Former Vice President Joe BidenJoe BidenHillicon Valley: Biden calls on Facebook to change political speech rules | Dems demand hearings after Georgia election chaos | Microsoft stops selling facial recognition tech to police Trump finalizing executive order calling on police to use ‘force with compassion’ The Hill’s Campaign Report: Biden campaign goes on offensive against Facebook MORE and Sen. Elizabeth WarrenElizabeth WarrenWarren, Democrats urge Trump to back down from veto threat over changing Confederate-named bases OVERNIGHT DEFENSE: Joint Chiefs chairman says he regrets participating in Trump photo-op | GOP senators back Joint Chiefs chairman who voiced regret over Trump photo-op | Senate panel approves 0B defense policy bill Trump on collision course with Congress over bases with Confederate names MORE (D-Mass.) lead a new poll of likely Iowa caucusgoers by a wide margin as Sens. Bernie SandersBernie SandersThe Hill’s 12:30 Report: Milley apologizes for church photo-op Harris grapples with defund the police movement amid veep talk Biden courts younger voters — who have been a weakness MORE (I-Vt.) and Kamala HarrisKamala Devi HarrisRand Paul introduces bill to end no-knock warrants The Hill’s Campaign Report: Biden campaign goes on offensive against Facebook McEnany says Juneteenth is a very ‘meaningful’ day to Trump MORE (D-Calif.) fade.
The poll was conducted for Focus on Rural America, a Democratic group run by former Iowa Lt. Gov. Patty Judge (D) and Iowa political strategist Jeff Link. It found Biden on top among likely caucusgoers with 25 percent of the vote, virtually tied with Warren, who took 23 percent.
South Bend, Ind., Mayor Pete ButtigiegPete ButtigiegScaled-back Pride Month poses challenges for fundraising, outreach Biden hopes to pick VP by Aug. 1 It’s as if a Trump operative infiltrated the Democratic primary process MORE (D) clocks in with 12 percent of the vote, finishing ahead of Sanders and Harris.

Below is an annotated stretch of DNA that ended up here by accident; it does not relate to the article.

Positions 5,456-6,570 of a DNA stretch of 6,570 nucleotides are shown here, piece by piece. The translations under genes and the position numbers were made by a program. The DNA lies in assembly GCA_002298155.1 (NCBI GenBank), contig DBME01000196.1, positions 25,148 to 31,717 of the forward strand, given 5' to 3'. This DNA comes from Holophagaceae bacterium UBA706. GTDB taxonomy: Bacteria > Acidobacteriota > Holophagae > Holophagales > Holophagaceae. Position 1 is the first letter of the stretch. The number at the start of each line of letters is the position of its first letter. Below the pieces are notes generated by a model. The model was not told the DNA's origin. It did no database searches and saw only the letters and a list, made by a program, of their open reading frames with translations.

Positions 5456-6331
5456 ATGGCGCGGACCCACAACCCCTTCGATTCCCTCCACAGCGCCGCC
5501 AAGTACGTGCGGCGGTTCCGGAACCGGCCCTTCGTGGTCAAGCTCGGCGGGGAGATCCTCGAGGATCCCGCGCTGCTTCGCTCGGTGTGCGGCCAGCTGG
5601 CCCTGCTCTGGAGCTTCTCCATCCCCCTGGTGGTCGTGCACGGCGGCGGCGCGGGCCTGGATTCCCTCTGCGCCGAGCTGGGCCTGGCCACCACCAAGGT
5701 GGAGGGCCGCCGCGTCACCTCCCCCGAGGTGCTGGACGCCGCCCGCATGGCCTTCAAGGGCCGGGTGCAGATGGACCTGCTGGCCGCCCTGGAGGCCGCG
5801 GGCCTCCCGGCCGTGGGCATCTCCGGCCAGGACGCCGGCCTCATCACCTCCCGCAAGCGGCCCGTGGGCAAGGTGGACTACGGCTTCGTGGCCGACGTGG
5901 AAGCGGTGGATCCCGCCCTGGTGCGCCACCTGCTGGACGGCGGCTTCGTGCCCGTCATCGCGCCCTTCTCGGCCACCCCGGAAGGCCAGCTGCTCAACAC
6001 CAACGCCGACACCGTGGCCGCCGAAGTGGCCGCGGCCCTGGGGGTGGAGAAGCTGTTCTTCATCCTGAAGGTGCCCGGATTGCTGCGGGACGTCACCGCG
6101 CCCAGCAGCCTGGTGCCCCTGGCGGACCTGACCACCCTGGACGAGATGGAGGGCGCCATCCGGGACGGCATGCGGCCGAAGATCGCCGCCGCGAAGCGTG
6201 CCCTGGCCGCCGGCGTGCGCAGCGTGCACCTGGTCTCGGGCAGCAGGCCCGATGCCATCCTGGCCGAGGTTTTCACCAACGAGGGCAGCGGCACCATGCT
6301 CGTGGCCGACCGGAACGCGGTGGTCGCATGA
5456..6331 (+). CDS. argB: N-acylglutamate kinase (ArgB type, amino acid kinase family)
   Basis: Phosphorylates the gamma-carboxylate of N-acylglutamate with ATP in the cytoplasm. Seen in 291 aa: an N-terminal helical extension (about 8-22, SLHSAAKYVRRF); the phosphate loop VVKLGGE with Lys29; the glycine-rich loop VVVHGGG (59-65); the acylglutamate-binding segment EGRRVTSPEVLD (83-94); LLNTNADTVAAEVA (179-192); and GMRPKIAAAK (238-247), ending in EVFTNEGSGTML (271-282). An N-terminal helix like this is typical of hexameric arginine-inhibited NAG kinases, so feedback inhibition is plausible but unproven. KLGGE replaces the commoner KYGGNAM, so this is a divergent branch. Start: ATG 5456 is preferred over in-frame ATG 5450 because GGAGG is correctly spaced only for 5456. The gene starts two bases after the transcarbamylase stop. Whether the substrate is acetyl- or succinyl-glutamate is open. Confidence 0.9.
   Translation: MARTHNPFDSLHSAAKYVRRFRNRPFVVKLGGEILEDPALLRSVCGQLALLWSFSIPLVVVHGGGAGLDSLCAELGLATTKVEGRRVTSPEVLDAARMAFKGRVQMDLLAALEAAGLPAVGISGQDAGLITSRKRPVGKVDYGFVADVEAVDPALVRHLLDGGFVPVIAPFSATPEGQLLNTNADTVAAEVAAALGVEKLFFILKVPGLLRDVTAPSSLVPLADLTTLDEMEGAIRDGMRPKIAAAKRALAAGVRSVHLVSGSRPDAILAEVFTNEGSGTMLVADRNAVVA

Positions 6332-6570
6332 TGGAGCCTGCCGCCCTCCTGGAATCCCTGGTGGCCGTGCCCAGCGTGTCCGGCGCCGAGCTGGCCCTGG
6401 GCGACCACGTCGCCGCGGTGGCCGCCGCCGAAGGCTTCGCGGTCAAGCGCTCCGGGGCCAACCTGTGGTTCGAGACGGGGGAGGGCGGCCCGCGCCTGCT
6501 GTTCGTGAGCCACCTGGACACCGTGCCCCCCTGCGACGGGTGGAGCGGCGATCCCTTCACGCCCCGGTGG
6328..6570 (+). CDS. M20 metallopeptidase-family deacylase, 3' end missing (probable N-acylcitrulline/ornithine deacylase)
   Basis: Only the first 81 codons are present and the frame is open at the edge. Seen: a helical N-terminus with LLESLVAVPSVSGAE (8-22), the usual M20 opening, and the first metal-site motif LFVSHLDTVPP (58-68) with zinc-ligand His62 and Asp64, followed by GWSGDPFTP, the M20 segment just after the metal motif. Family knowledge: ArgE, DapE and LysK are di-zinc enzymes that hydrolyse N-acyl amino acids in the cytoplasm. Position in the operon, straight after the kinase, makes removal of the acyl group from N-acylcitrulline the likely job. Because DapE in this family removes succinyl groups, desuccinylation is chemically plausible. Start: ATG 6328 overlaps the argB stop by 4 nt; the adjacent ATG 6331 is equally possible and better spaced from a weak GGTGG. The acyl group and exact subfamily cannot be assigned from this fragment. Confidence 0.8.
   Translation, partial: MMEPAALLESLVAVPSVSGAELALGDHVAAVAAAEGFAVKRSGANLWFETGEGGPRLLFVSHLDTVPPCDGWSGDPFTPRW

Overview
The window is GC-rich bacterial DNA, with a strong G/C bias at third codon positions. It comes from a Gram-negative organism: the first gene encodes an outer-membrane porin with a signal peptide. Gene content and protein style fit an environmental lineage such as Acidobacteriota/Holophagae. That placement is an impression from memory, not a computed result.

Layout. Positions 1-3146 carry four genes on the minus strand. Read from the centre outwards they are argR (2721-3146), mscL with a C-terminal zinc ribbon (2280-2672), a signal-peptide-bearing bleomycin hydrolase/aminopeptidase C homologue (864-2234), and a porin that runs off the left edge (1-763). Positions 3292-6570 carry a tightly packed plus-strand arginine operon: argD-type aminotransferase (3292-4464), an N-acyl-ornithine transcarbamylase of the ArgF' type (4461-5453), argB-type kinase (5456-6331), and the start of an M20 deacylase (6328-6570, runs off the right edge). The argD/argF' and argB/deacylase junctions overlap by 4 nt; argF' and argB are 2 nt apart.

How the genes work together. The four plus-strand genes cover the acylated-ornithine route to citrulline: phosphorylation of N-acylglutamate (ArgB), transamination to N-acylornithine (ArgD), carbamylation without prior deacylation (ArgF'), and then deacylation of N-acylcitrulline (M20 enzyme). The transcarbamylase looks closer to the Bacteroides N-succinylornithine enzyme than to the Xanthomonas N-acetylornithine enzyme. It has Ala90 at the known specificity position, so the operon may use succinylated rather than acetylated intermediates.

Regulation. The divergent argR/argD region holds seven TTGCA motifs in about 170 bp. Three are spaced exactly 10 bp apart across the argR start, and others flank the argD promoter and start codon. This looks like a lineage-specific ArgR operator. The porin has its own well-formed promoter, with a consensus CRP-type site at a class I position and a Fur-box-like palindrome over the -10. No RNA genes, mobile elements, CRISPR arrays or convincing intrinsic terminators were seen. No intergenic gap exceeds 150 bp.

Sanders took 9 percent, while Sen. Amy KlobucharAmy KlobucharHillicon Valley: Biden calls on Facebook to change political speech rules | Dems demand hearings after Georgia election chaos | Microsoft stops selling facial recognition tech to police Democrats demand Republican leaders examine election challenges after Georgia voting chaos Harris grapples with defund the police movement amid veep talk MORE (D-Minn.), who is trying to make a charge in the neighboring state, took 8 percent.
Harris took 5 percent, while billionaire former hedge fund manager Tom SteyerTom SteyerBloomberg wages war on COVID-19, but will he abandon his war on coal? Overnight Energy: 600K clean energy jobs lost during pandemic, report finds | Democrats target diseases spread by wildlife | Energy Dept. to buy 1M barrels of oil Ocasio-Cortez, Schiff team up to boost youth voter turnout MORE clocked in at 3 percent. Sen. Cory BookerCory Anthony BookerRand Paul introduces bill to end no-knock warrants Black lawmakers unveil bill to remove Confederate statues from Capitol Harris grapples with defund the police movement amid veep talk MORE (D-N.J.) and entrepreneur Andrew YangAndrew YangGeorge Floyd protests show corporations must support racial and economic equality Andrew Yang discusses his universal basic income pilot program Andrew Yang on the George Floyd protests in Minneapolis MORE each took 2 percent, and five candidates took 1 percent of the vote among the 500 voters surveyed.